The sovereign people are never passive in what happens in the courts, either, he insists, eager for us all to put our freedom of expression to work.

“It’s a two-way street. People have to be involved because the courts are ‘just’ in their nature. Judges are not going to stray too far from what the public believes. Judges with their eloquence can inform public opinion, as they aroused public opinion on the side of free speech. But the public can also provide the foundation for judges to build on, a belief in freedom.

“Most people might not be too comfortable with the idea that they have to learn from your opposing view but that's why we have a Constitution.”

[This Program was recorded February 14, 2008, in Atlanta, Georgia, US.]


Conversation 1
Conversation 2
Conversation 3
Conversation 4
Conversation 5
Conversation 6
Conversation 1 RealAudio6:40 Conversation 1 RealAudio11:29 Conversation 1 RealAudio11:43 Conversation 1 RealAudio10:44 Conversation 1 RealAudio7:40 Conversation 1 RealAudio7:13


Related Links:

Freedom for the Thought That We Hate: A Biography of the First Amendment is published by Basic Books.

Many of our guests have expressed concern about the erosion of the quality of journalism. Included are:  cultural critics Neal Gabler and Curtis White, former CNN president Tom Johnson and reporter Bonnie Anderson


Valued practitioners of the art and craft of journalism include:  the late David Halberstam, Haynes Johnson, Tim Weiner, Richard Ben Cramer, Sir Harold Evans, Gay Talese, Peter Galbraith, Thomas Laird, Sandra Mackey and Don Oberdorfer.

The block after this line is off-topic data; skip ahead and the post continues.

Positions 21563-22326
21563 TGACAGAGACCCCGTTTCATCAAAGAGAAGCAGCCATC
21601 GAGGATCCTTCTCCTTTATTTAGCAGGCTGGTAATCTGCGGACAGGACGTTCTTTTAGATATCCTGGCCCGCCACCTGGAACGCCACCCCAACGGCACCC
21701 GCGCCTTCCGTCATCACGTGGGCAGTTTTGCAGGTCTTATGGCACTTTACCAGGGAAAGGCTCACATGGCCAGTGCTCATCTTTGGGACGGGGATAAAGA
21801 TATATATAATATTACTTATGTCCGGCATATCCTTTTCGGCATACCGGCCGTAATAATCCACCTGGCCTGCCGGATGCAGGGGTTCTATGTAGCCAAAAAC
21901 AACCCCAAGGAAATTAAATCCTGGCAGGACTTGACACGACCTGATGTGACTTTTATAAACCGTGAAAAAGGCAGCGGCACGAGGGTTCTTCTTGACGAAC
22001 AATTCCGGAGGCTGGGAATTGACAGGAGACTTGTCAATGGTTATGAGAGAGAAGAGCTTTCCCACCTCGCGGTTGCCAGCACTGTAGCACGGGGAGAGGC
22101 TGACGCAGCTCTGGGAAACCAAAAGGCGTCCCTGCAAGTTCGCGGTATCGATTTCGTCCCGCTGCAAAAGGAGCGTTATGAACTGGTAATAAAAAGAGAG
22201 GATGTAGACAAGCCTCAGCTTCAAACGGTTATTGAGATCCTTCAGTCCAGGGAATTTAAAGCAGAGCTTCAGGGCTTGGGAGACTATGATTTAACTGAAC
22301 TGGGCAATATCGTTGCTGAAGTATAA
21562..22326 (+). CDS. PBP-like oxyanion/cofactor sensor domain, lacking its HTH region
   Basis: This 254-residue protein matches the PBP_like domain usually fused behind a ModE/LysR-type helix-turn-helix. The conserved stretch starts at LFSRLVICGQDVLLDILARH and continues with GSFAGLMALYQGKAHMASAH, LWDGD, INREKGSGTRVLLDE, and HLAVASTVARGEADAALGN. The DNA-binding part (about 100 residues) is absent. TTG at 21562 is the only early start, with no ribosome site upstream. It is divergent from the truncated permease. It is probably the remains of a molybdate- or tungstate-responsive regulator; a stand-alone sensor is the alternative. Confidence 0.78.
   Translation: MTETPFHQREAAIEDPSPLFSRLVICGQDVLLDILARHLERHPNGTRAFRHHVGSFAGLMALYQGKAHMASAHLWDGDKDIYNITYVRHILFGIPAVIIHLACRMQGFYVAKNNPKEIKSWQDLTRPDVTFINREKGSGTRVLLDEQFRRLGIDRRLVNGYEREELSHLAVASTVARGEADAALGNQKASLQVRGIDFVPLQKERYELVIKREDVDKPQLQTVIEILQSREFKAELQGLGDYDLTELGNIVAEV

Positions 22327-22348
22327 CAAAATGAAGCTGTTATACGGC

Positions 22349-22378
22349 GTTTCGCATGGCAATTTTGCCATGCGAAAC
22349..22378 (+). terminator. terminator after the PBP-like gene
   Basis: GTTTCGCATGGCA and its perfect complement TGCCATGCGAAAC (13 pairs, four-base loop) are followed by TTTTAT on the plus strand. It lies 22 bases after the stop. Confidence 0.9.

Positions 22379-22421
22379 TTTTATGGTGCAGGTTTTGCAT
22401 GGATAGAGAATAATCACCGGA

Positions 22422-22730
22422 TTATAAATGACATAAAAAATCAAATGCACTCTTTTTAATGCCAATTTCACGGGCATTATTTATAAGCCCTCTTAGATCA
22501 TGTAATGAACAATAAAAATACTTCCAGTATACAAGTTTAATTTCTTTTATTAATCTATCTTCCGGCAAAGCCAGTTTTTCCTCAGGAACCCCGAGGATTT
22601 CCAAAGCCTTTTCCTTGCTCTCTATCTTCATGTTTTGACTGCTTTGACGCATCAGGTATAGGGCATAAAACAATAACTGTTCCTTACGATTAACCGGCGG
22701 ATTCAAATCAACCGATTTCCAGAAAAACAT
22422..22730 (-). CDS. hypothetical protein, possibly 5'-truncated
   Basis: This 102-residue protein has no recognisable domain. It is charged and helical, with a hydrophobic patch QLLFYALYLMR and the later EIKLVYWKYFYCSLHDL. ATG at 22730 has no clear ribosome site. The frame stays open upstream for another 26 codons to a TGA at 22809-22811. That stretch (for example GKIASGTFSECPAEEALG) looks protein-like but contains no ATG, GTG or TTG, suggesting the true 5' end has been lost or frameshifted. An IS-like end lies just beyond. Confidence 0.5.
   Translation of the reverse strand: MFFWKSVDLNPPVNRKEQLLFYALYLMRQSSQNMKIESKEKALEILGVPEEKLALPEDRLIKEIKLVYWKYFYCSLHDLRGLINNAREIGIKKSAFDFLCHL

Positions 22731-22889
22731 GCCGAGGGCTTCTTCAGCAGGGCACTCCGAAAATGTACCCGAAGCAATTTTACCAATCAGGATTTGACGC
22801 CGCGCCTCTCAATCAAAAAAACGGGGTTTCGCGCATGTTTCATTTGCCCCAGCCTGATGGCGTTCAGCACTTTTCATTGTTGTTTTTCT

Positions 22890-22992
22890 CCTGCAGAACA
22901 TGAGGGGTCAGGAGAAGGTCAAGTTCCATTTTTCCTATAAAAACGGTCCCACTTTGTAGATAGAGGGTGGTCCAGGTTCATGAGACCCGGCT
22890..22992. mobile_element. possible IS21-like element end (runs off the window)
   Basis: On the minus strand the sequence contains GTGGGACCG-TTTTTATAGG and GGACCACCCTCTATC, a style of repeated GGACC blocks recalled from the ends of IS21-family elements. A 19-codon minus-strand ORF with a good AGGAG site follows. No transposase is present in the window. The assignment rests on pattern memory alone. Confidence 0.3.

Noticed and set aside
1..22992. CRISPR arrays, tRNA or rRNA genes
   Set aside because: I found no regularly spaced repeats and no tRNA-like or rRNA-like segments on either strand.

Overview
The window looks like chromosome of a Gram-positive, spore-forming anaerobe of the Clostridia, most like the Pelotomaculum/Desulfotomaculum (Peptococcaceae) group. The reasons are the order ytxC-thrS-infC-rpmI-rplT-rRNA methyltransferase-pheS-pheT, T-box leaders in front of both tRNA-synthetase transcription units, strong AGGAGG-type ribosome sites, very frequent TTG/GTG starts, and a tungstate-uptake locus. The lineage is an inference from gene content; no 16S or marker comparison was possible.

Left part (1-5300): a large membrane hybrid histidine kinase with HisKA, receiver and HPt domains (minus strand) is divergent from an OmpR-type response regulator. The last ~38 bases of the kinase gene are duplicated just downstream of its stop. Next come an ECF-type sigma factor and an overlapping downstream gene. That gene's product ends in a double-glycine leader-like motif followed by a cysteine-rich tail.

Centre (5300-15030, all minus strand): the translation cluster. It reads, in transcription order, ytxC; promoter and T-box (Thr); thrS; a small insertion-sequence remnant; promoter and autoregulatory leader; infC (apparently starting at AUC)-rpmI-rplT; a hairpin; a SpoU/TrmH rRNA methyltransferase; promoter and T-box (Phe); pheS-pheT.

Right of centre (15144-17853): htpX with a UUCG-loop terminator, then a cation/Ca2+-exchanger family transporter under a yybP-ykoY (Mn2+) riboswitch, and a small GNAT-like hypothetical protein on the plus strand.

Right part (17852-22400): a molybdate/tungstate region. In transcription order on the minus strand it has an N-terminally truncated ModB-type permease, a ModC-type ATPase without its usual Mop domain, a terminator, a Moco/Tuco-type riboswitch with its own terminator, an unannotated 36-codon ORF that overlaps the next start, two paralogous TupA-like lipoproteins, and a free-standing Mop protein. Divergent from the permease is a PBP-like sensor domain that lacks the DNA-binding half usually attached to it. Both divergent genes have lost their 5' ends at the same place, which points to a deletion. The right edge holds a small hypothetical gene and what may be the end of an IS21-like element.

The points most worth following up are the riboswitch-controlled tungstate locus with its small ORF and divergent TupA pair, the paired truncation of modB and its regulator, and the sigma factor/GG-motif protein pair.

In The Terror Dream, Susan Faludi examines the complicity of the media in perpetuating an ersatz American Myth.


Though a member of the British Parliament (abstaining) Gerry Adams tells how for years the British media would allow neither his face or his voice to appear.


John Dean shows the many abuses of democracy by the Republican Party, unreported by mainsteam media.


Ann Florini argues for the essential importance of transparency in building democratic institutions around the world.


Among others, Arianna Huffington has created an alternative medium.


Edward J. Larson puts modern American media in historical perspective with his accounting of the Presidential election of 1800.


... and, here's a little background information on Paula Gordon and Bill Russell, the Program co-hosts.


As sovereigns of our own nation, it’s not enough to have the freedom to know what’s going on. We must demand that those responsible to us for telling us what’s really going on, do so.

We extend boundless thanks to Mr. Lewis for his clearly articulation of the living, breathing, oft-threatened nature of our freedoms, particularly the freedom of expression. Long may it live.

Quick buttons

© 2008  The Paula Gordon Show.
All materials contained on this website are copyrighted by The Paula Gordon Show and may not be used for any commercial purpose without the express, written consent of Paula Gordon.  Non-commercial use is permitted and encouraged provided that credit is given to The Paula Gordon Show, appropriate urls cited, links are provided where possible and meaning is not altered by editing.